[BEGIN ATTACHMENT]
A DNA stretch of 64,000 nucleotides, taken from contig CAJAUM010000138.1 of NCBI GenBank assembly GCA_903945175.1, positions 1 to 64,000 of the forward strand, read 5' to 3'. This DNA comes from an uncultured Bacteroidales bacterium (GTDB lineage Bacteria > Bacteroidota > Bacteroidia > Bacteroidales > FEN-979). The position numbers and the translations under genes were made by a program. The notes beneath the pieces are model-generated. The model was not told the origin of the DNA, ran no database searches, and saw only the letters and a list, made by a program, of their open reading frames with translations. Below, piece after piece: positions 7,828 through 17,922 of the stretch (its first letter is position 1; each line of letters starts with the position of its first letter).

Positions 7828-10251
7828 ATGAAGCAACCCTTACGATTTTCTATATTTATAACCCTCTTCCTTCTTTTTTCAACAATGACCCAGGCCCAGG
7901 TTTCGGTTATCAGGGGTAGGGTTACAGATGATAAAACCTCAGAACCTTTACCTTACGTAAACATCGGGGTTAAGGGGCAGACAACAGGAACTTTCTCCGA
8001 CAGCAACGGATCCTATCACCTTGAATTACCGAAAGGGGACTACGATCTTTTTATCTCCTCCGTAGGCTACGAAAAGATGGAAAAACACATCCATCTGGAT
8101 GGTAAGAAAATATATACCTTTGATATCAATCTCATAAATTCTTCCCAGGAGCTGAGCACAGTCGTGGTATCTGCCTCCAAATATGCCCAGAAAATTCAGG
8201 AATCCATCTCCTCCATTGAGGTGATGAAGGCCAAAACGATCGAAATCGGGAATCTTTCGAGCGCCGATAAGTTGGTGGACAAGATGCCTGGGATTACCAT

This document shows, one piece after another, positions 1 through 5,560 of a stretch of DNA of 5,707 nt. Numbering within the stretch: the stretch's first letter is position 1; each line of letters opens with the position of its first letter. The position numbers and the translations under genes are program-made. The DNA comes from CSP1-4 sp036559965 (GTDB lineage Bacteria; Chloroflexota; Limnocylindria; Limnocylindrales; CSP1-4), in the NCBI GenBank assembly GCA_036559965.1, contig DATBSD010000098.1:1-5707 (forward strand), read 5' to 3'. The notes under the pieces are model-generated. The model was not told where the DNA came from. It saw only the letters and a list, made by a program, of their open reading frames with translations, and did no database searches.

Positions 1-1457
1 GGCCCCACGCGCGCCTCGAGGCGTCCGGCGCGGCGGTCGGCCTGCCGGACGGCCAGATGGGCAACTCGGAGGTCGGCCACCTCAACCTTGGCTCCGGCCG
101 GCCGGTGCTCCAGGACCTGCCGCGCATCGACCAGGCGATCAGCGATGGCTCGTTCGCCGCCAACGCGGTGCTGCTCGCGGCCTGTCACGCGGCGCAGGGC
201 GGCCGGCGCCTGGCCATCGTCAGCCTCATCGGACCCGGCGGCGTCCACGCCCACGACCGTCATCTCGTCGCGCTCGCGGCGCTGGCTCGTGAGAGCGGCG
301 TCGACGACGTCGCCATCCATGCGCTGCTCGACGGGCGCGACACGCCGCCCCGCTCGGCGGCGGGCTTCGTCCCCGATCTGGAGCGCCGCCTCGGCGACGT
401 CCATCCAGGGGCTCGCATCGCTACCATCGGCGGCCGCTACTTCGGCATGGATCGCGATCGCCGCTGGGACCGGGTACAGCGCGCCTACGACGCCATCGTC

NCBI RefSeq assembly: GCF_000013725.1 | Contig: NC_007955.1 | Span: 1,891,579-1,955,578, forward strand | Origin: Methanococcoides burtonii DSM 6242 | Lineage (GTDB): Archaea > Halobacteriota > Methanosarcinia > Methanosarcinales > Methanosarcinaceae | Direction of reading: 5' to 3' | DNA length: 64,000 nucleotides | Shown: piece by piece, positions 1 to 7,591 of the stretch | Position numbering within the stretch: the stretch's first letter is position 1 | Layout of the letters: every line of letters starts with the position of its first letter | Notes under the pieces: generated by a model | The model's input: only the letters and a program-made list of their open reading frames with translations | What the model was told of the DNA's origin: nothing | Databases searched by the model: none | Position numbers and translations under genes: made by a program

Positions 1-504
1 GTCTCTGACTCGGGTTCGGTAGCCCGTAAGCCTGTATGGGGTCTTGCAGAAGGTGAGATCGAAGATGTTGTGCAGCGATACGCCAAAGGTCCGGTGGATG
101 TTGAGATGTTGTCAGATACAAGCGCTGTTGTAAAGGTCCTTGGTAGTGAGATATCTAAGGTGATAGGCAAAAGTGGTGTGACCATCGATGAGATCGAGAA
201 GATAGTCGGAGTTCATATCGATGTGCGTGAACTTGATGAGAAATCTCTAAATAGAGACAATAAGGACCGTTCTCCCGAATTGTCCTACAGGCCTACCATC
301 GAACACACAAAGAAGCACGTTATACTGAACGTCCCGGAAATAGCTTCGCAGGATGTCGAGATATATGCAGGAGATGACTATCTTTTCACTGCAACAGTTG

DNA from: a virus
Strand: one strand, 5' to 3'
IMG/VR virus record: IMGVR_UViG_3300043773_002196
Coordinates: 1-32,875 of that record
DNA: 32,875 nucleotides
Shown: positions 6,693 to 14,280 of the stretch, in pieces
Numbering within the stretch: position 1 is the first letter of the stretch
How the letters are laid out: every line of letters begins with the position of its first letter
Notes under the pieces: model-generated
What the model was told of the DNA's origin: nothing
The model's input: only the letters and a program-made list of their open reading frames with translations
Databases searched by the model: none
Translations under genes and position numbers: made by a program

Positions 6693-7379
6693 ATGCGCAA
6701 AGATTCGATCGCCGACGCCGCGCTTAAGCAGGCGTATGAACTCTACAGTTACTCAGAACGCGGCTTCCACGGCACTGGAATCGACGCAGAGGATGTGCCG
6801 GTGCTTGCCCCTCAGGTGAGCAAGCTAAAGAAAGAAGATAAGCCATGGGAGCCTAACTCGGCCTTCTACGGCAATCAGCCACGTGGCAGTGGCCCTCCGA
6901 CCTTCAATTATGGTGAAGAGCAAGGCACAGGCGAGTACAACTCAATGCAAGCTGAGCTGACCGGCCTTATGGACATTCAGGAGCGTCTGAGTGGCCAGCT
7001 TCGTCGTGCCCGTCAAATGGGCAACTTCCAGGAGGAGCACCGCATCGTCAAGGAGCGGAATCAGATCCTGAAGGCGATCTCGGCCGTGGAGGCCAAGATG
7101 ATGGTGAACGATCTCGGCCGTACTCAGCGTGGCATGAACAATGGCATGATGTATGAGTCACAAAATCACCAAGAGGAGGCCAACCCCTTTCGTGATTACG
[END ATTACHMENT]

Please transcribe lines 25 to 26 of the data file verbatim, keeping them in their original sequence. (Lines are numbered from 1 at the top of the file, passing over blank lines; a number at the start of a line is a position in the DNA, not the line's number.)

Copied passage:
DNA: 32,875 nucleotides
Shown: positions 6,693 to 14,280 of the stretch, in pieces